While the world waits to see if the U.S. and China can call a truce in their tariff war, President Donald Trump is quietly making potentially major trade moves with the UK and Japan. Halfway through his term, Mr Trump may finally begin to make good on his oft-repeated goal of concluding bilateral fair trade pacts.
Mr Trump campaigned on overturning the postwar global trade architecture, which he argued has devastated the American working class. Now the administration is moving ahead with Britain and Japan, potentially transforming the free-trade environment.
Although uncertainty about Brexit persists, London remains eager to prioritise a U.S.-UK free trade agreement when it eventually leaves the EU. In October last year, Robert Lighthizer, the U.S. trade representative, notified Congress of the administration’s intention to open trade negotiations with Britain. And this year, the UK and the U.S. agreed to continue the “mutual recognition agreement” that ensures their goods meet appropriate regulatory standards in each market. This covers about £12.8bn of trade in sectors ranging from pharmaceuticals to telecoms equipment.
Coupled with similar agreements the UK has signed with Australia and New Zealand, the U.S. deal shows Britain is entirely capable of negotiating its own trade pacts. The Brexit negotiations are the outlier, as the UK has followed the U.S. in running into seemingly insurmountable resistance from the EU.
As the now-abandoned Transatlantic Trade and Investment Partnership negotiations between the U.S. and the EU showed, the EU prefers regulatory harmonisation to mutual recognition. It seeks to entrench Europe’s expensive standards internationally. This is great for the big industries of today, but terrible for new companies that have to meet standards designed by their larger competitors.
The continuation of the U.S.-UK agreement shows the way to an even wider, more ambitious Anglo-American free-trade area that would set a new gold standard for trade deals — one with zero tariffs and based on mutual recognition.
Similarly, it is a particularly good moment to try to expand access to Japan’s large consumer market, given Japanese prime minister Shinzo Abe’s bold moves to open up his economy to global competition. An EU-Japan FTA has recently come into force, giving European goods an advantage over American ones, and Tokyo has spearheaded the Trans-Pacific Partnership in America’s absence. A U.S.-Japan agreement could bring America benefits from Tokyo’s ties to the remaining TPP countries.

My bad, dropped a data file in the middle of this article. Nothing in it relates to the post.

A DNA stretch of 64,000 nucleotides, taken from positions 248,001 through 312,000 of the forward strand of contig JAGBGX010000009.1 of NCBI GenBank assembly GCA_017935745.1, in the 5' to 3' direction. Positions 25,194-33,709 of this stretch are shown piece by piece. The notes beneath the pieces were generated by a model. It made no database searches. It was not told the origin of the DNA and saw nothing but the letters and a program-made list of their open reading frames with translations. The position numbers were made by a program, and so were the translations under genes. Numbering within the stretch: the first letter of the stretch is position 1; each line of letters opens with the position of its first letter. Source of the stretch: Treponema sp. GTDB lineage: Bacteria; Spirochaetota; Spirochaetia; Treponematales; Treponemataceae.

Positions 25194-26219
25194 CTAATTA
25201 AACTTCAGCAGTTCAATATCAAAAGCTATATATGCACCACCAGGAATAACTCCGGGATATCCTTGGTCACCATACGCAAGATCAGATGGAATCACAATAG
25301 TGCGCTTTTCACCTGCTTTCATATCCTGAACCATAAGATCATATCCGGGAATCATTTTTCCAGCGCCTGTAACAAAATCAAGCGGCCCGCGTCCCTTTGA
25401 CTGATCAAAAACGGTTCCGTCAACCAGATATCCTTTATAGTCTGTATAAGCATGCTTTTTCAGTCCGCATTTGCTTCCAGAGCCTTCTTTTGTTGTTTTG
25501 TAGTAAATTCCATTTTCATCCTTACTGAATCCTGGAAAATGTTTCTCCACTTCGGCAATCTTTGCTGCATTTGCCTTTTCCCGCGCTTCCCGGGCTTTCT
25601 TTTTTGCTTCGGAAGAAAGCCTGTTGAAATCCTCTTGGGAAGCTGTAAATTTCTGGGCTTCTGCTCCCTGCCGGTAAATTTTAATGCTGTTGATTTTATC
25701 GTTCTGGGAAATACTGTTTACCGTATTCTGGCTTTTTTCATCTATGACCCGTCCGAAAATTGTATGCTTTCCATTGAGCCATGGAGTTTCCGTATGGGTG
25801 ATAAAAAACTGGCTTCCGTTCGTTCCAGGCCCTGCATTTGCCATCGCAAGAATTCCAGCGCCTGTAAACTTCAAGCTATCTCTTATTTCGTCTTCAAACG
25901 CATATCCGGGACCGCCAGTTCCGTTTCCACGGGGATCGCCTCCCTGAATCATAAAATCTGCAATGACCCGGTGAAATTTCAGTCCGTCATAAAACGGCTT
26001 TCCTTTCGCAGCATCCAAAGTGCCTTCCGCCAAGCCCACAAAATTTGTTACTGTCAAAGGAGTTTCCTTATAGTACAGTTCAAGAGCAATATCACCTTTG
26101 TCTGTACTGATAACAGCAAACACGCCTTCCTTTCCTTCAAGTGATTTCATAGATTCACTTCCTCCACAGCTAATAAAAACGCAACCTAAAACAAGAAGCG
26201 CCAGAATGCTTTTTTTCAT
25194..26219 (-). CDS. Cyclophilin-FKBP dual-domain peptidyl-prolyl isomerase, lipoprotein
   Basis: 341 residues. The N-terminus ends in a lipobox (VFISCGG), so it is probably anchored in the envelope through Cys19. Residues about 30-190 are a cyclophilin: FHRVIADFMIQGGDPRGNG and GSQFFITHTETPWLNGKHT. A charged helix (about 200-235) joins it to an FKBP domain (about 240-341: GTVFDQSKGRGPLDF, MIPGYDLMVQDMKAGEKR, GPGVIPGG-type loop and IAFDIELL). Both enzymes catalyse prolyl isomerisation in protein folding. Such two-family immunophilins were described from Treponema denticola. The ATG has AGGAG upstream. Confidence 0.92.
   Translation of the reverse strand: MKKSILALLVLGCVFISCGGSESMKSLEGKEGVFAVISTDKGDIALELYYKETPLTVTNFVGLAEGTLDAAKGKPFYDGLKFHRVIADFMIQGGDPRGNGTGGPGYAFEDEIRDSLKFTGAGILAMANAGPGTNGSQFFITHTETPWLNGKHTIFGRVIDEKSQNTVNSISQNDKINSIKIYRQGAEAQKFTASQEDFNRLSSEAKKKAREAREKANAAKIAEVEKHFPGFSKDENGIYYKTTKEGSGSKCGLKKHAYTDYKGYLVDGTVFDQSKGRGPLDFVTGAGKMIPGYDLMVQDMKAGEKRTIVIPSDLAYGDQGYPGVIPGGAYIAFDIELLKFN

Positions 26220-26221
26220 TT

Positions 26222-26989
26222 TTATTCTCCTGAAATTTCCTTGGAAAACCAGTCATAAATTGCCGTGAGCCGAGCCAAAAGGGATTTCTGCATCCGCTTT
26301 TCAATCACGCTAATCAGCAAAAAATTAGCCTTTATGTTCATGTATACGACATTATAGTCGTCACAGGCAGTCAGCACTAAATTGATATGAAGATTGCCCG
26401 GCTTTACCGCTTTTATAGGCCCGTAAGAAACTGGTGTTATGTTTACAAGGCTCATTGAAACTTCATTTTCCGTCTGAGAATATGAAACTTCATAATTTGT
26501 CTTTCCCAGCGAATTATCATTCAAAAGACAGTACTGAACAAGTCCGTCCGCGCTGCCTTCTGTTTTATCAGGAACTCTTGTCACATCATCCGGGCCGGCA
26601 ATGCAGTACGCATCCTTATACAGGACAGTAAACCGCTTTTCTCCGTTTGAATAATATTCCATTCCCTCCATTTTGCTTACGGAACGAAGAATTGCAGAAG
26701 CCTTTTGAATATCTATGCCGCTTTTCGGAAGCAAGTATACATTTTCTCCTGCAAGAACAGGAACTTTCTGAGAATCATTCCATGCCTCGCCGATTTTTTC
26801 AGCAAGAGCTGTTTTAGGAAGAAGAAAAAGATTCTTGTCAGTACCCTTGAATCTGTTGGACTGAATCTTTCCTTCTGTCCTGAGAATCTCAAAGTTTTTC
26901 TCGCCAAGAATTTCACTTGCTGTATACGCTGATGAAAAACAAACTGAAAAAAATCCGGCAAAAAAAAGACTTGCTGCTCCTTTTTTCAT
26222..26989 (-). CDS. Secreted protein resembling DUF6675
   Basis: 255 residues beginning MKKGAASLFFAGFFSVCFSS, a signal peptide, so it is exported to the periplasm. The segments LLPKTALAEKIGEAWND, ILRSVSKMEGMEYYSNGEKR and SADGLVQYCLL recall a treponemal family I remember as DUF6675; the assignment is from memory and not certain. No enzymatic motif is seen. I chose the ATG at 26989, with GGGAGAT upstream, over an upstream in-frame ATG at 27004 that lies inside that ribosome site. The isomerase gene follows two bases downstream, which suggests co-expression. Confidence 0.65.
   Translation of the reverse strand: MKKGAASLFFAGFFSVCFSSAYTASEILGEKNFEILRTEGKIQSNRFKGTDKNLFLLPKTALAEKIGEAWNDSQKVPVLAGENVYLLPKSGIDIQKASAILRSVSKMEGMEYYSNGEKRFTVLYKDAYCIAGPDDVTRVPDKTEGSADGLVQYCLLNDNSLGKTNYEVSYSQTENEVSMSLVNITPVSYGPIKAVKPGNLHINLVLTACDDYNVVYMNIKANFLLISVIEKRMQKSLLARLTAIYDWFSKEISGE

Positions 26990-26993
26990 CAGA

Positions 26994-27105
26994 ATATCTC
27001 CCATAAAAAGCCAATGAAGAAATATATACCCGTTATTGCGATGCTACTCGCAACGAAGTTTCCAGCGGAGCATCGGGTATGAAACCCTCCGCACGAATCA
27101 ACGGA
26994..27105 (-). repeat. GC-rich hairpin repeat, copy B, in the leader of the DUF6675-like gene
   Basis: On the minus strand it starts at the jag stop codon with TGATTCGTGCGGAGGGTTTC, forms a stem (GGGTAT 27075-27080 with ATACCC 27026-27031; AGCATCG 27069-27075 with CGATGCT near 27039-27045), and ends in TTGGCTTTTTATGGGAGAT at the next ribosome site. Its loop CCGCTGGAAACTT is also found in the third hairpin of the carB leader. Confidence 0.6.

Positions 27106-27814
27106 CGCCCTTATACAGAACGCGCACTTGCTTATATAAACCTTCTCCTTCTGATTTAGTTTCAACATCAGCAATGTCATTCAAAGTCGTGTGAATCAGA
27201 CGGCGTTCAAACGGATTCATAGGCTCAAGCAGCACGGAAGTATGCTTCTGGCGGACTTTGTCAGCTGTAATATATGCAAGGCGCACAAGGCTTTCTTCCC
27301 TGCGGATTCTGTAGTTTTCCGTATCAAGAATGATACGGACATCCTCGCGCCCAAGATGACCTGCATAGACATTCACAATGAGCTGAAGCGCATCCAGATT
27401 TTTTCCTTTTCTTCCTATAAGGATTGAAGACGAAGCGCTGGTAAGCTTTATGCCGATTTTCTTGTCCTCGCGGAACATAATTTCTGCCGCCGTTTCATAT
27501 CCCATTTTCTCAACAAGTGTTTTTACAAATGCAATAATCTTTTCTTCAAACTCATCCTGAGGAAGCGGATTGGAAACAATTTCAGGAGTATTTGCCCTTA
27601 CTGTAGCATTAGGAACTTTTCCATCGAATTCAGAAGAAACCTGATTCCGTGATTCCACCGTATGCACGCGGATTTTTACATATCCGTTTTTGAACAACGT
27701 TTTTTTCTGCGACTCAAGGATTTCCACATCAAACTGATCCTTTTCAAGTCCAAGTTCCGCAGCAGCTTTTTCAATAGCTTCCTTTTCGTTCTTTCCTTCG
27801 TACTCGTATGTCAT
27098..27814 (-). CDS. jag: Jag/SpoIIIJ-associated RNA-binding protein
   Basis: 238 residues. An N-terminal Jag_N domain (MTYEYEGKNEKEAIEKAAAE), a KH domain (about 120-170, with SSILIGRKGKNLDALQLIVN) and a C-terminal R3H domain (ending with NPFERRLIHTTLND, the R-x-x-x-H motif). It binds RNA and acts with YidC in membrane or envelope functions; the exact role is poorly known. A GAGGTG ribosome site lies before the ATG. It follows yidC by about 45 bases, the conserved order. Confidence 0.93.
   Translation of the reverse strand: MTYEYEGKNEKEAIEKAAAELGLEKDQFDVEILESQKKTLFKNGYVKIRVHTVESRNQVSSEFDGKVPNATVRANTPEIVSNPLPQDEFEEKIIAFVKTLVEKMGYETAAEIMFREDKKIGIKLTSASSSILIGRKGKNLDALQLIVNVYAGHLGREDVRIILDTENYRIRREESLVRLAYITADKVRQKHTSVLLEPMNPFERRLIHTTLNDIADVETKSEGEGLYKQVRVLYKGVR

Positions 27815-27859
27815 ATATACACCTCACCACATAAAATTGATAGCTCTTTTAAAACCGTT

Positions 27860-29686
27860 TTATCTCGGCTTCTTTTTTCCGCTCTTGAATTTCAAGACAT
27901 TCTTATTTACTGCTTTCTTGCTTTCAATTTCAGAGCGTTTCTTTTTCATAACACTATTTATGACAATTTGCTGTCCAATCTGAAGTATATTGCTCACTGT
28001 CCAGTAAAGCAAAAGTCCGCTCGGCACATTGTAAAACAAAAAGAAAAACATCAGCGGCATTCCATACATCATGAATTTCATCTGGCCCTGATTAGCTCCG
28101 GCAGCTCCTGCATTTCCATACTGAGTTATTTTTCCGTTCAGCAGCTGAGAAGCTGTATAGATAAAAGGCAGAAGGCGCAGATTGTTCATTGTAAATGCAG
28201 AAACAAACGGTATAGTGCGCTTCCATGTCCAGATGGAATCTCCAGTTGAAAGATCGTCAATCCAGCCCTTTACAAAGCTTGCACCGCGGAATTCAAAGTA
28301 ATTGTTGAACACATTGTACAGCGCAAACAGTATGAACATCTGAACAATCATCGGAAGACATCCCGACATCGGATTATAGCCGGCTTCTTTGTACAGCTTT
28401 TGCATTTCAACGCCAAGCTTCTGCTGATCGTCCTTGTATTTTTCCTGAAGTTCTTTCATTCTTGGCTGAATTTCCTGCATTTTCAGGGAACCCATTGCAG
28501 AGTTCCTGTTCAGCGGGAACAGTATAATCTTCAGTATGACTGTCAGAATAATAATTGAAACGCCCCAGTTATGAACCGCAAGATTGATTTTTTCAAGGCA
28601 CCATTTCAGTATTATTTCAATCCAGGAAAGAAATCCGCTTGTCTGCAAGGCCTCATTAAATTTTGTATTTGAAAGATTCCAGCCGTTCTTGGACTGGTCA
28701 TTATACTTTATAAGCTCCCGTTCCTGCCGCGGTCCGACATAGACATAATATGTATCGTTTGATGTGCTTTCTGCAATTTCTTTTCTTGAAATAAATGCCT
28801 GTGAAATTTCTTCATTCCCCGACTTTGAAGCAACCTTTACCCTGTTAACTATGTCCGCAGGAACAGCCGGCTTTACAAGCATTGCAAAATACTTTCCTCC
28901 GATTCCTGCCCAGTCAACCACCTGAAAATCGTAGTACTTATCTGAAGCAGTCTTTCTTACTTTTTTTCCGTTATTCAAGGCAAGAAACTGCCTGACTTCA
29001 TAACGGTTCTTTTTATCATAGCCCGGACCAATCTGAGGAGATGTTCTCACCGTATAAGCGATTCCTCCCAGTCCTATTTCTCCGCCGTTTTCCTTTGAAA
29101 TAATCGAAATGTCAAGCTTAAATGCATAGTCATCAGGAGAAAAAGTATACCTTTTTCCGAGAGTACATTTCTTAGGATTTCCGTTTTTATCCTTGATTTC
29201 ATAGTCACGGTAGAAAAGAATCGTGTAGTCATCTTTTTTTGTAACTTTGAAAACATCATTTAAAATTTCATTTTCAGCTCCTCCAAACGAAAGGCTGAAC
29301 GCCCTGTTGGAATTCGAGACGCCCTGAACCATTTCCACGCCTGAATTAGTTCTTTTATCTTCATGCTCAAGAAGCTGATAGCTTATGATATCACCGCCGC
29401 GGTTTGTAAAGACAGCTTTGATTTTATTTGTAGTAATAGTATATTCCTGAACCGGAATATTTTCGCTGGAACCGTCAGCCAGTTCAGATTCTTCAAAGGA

In December, Mr Lighthizer released a detailed summary of negotiating objectives, and the two sides have just completed initial talks. The U.S. current account deficit with Japan stood at just under $70bn in both 2016 and 2017, on $284bn of trade in goods and services. Tokyo levies tariffs of 38.5 per cent on U.S. frozen meat exports and 40 per cent on processed cheese, for example.
The key sticking points are Japanese agricultural barriers and the threat of U.S. tariffs on foreign automobiles. Non-tariff barriers, such as onerous regulatory requirements, are also in the American administration’s crosshairs. An exchange of no auto tariffs for some agricultural access, particularly on beef, could be a palatable first step.
An even bolder move than that currently proposed would be a trilateral agreement between the U.S., the UK and Japan, linking the world’s first, third and fifth-largest economies. America would have free-trade anchors in Europe and Asia, and the other two would have similar footholds abroad. For post-Brexit Britain, it would counter the suggestion that the country is about to isolate itself in the global economy. Japan similarly would benefit from showing that China was not Asia’s only attractive trade partner.
There is still a great deal of work to be done, but the Trump administration has taken important first steps. Focusing on high-quality bilateral trade agreements with two of its most important global allies can also lay to rest concerns about Mr Trump’s alleged withdrawal from the world.
It will also undercut Chinese claims to be the new defender of the global trading system, and offer Eurasian countries the hope that there may soon be alternatives to Beijing’s Belt and Road infrastructure initiative. Successfully negotiating a new way forward for U.S. trade might herald an era of free trade activism among the world’s largest democracies.
This piece originally appeared in the Financial Times